In other words:

where is the standard normal cumulative distribution function.

So, basically, expectations become cumulative normals for martingales!

## Application

Now for an application.

Let us assume that interest rates are deterministic and that a bank account exists for all times which may be used to invest or borrow cash at a continuously compounded interest rate with initial account value unit of some (domestic) currency. Since interest rates are assumed deterministic, the account value evolves over time as a drifting (so, definitly *not* a martingale) stochastic process:

Integrating both sides with respect to time we get:

The is there at the front to remind you that this is the bank account’s initial boundary condition, and that we have set it to one.

Now we assume that some risky (i.e. stochastic) process follows a geometric Brownian motion:

with constant for all times , and where signifies a Wiener process, and we are obtaining its infinitesimal increments as little random numbers according to the real-world probability measure . Recall that by *real-world* we mean the natural probability measure as obtained by observing the process evolve naturally in real-life, i.e. before any sort of measure change.

We can dispense with all of the above nonsense and just say that we are operating under the **Black-Scholes model**, but crucially, this is also all the assumptions we require to quote Girsanov’s theorem (without actually really using it!).

Now introduce a financial instrument, the *European call option* that pays the following amout at some future time :

where is the strike value. Now depends on which has drift. This is known as a* terminal boundary condition*.

We wish to calculate the **present value** of this instrument at time , in other words: what is ?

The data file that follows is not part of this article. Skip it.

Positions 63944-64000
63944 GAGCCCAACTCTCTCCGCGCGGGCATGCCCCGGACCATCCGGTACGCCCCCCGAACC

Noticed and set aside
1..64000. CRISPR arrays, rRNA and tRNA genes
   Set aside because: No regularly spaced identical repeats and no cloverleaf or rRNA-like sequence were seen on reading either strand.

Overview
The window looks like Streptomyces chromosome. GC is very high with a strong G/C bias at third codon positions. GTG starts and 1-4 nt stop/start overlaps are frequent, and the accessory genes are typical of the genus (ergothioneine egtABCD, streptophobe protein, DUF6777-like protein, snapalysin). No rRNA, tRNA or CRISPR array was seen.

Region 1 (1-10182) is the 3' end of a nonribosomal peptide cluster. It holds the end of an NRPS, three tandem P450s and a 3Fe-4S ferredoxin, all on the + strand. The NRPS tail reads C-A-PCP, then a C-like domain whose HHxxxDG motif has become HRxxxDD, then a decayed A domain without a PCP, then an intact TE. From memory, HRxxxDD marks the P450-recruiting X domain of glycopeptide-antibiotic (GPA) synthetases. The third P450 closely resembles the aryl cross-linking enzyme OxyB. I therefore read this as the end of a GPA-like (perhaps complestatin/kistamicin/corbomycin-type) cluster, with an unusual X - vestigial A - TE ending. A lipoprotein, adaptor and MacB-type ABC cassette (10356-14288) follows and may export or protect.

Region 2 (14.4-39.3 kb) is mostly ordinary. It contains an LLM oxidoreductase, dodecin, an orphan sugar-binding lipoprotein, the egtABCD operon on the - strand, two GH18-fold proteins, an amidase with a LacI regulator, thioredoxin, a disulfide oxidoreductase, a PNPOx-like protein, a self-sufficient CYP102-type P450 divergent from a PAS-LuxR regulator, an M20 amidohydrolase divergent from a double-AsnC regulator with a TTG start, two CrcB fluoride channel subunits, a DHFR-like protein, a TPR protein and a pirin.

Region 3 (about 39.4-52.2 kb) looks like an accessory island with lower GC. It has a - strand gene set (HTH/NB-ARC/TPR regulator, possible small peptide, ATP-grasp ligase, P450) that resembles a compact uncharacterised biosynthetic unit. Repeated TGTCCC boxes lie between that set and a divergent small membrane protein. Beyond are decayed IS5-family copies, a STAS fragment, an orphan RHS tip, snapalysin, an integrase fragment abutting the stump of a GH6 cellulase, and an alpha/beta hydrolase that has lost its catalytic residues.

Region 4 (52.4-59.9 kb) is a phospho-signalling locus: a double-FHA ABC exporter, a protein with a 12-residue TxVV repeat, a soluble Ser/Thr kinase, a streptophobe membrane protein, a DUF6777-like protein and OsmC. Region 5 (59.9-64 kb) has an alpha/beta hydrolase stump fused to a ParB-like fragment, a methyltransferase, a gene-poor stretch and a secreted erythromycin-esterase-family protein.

Well, it is common knowledge that the present value will be equal to the expected value of all the discounted future cashflows (conditioned on the sigma-algebra of information received up until pricing time ). I.e.,

But the future cashflow inside the expectation is a drifting risky asset! Which means we don’t have the nice approximation:

However, the **universal pricing theorem** says that for any numeraire we have a useful factorisation

…and now this *is* a martingale under , which is an equivalent probability measure to . This means that the present value of *any* payoff function (without intermediate payments) can *always* be factored like this.

But how does this help us? Because we still have a nasty looking expectation there, perhaps even *nastier*!

Well, it may *look *nastier but our theorem comes with a clause that says that the process inside the expectation is now a *martingale*, in other words, the process defined by

is always a martingale under the probability measure.

So we can use the theorem to reform our present value equation in to one about martingales, then use the martingale property to write it as: